Saturday, June 8, 2013

Off Limits (1953)

Director: George Marshall

Starring: Bob Hope, Mickey Rooney, Marilyn Maxwell, Eddie Mayehoff, Stanley Clements, Jack Dempsey, Marvin Miller, Carolyn Jones, Charles Bronson

More info: IMDb

Tagline: It's Hilarious!

Plot: Wally Hogan has things going his way. He is the manager-trainer of Bullet Bradley, a fighter who has just won the lightweight championship. Life suddenly takes a not-so-happy turn, however, when Bullet gets drafted. Hogan's gangster partners "persuade him to enlist and keep an eye on the fighter, who is subsequently declared psychologically unfit for the Army. Enter Herbet Tuttle, a draftee eager to have Hogan turn him into a fighter. Hogan Reluctantly agrees only after he discovers Tuttle's aunt is the beautiful singer at a nightclub. From then on it's a case of stringing Tuttle along while trying to get close to his aunt. To further complicate Hogan's life there is a rulebook Military Police Officer who tries to squish the shenanigans.

My rating: 6.5/10

Will I watch it again? No.

#13 on Project: Badass Charles Bronson

LEVEL OF BADASSICITY (10 being the highest): 6 (Unfortunately the camera that filmed his badass self kicking the shit out of everyone in the room (see boxing pic below) was destroyed by the government in an effort to keep secret our greatest weapon.  Not even the lens survived as the Rooskies could have used black magic to remove the images from the glass).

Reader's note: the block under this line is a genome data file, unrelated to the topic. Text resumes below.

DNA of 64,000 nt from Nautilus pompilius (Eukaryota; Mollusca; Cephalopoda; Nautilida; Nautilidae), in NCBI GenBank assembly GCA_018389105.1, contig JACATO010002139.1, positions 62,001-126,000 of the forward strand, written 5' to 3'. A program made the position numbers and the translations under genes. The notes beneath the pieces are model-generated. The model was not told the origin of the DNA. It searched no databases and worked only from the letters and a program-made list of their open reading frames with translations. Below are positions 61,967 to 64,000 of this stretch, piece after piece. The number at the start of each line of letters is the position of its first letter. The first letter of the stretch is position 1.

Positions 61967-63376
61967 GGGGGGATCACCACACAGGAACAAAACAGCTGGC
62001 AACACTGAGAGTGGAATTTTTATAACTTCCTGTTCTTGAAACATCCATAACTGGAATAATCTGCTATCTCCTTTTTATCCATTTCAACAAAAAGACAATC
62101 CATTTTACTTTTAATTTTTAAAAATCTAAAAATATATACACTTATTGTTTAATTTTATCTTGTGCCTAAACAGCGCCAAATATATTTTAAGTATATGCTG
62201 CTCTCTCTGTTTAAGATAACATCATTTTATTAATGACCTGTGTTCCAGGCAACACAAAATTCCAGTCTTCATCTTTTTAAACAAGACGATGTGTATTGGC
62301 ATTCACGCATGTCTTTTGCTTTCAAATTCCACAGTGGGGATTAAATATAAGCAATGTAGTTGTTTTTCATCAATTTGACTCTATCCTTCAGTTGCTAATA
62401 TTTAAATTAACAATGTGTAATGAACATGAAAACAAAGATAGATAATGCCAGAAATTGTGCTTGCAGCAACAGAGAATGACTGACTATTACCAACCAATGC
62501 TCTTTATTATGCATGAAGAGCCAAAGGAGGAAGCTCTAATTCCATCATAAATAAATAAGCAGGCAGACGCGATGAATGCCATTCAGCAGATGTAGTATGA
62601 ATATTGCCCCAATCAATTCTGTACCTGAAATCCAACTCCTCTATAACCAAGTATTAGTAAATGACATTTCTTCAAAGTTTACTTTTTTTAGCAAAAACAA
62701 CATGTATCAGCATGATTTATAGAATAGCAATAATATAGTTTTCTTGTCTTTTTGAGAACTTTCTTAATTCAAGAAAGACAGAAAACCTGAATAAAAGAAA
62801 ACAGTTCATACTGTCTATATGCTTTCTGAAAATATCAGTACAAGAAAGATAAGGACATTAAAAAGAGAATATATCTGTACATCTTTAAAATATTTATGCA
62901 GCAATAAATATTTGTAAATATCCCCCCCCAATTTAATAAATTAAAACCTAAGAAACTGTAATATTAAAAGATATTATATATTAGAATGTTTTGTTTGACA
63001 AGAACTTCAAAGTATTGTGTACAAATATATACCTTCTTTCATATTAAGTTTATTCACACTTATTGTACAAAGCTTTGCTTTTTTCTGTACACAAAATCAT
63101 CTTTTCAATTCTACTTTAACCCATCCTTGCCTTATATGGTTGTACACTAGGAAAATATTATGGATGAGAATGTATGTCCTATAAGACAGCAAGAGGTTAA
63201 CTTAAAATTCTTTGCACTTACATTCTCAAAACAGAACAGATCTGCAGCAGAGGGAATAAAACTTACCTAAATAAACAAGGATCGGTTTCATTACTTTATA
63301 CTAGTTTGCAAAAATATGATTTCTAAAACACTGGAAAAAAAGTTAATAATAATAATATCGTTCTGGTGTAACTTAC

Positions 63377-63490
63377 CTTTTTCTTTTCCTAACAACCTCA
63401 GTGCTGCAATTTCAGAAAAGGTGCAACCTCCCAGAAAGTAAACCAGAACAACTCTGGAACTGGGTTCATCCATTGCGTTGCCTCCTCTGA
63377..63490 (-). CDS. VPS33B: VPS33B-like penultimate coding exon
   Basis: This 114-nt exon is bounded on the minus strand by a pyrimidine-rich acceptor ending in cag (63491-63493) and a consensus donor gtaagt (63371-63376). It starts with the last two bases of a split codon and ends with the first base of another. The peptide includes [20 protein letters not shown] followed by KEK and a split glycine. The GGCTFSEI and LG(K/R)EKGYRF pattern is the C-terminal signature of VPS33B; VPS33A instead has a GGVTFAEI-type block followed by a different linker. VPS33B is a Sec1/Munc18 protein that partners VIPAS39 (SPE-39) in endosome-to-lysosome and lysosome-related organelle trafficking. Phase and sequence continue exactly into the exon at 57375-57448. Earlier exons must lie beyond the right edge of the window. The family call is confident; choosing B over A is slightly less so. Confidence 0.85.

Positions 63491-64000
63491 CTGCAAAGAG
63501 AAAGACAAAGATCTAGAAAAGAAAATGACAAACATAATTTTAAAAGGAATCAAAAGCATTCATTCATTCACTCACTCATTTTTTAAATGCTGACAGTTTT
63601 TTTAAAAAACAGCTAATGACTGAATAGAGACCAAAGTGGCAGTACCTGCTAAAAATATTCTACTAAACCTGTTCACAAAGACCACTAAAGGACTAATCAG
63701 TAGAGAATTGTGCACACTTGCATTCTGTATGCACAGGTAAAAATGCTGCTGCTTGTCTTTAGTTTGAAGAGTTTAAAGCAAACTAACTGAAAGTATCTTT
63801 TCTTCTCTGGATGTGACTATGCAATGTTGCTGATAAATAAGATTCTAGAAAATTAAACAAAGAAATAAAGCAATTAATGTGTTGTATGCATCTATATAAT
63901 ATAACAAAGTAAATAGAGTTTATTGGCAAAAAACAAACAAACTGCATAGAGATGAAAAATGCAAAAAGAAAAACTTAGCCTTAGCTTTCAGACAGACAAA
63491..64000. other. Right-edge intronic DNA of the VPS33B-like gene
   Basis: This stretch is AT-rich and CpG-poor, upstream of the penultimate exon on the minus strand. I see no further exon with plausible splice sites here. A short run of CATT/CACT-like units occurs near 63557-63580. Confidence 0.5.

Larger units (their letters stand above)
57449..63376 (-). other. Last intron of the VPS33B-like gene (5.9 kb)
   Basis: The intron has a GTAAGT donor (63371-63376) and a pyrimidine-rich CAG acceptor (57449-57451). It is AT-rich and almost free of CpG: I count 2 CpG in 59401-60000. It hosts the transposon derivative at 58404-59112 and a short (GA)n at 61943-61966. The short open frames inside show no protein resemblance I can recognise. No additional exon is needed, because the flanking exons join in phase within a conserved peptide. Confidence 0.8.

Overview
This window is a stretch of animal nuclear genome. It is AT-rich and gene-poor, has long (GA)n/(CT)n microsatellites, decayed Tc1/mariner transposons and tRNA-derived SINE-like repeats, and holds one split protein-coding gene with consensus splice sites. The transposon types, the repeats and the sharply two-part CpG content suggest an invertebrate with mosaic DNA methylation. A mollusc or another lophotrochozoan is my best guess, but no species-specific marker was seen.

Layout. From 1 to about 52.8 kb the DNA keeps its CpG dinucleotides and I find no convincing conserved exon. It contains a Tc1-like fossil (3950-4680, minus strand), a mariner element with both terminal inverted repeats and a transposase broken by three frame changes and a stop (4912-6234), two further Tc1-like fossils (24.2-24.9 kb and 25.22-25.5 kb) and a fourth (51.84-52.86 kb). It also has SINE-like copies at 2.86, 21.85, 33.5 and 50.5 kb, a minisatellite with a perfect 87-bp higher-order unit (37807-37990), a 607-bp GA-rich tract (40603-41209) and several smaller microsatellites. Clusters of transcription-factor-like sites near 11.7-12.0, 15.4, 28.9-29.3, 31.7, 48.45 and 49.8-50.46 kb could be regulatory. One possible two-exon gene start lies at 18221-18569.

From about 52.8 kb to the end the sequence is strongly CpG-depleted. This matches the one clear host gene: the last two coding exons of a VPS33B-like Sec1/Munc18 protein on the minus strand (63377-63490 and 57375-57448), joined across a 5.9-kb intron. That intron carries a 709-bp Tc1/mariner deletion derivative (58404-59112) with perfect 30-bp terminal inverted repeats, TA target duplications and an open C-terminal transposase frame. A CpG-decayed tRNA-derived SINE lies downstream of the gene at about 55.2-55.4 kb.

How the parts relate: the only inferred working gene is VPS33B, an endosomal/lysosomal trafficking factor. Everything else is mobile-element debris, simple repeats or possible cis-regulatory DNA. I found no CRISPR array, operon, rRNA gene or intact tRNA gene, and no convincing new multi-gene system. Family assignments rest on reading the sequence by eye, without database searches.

It's been at least 20 years since I saw a Bob Hope picture.  This is pretty damn funny and it's mainly due to Hope and his quick and pointed wit.  He's good.

Mickey Rooney is also fast with the dialogue and he's loaded with energy (which is exactly what the part needed).  The rest of the cast fulfills their roles in providing fodder for Hope and there are a lot of laughs.  One of the best things about this picture is seeing how Hope gets himself into (and out of) some real messes. The real reason I watched this, though, was for Charles Bronson.

Maybe his role was cut or IMDb is incorrect.  According to IMDb his character has a name, but in 1953 I seriously doubt they'd actually assign a name to someone who's literally only seen in the background and for a few scant seconds.  I'm sure Bronson intimidated them into making more of his part than was already there.  He's on screen kicking the bejesus out of some cat while the funny man does his business.  I bet Bob Hope spent the rest of his days living in fear of his life that one day he'd snuff it at the hands of Bronson for not making him the star of the picture.

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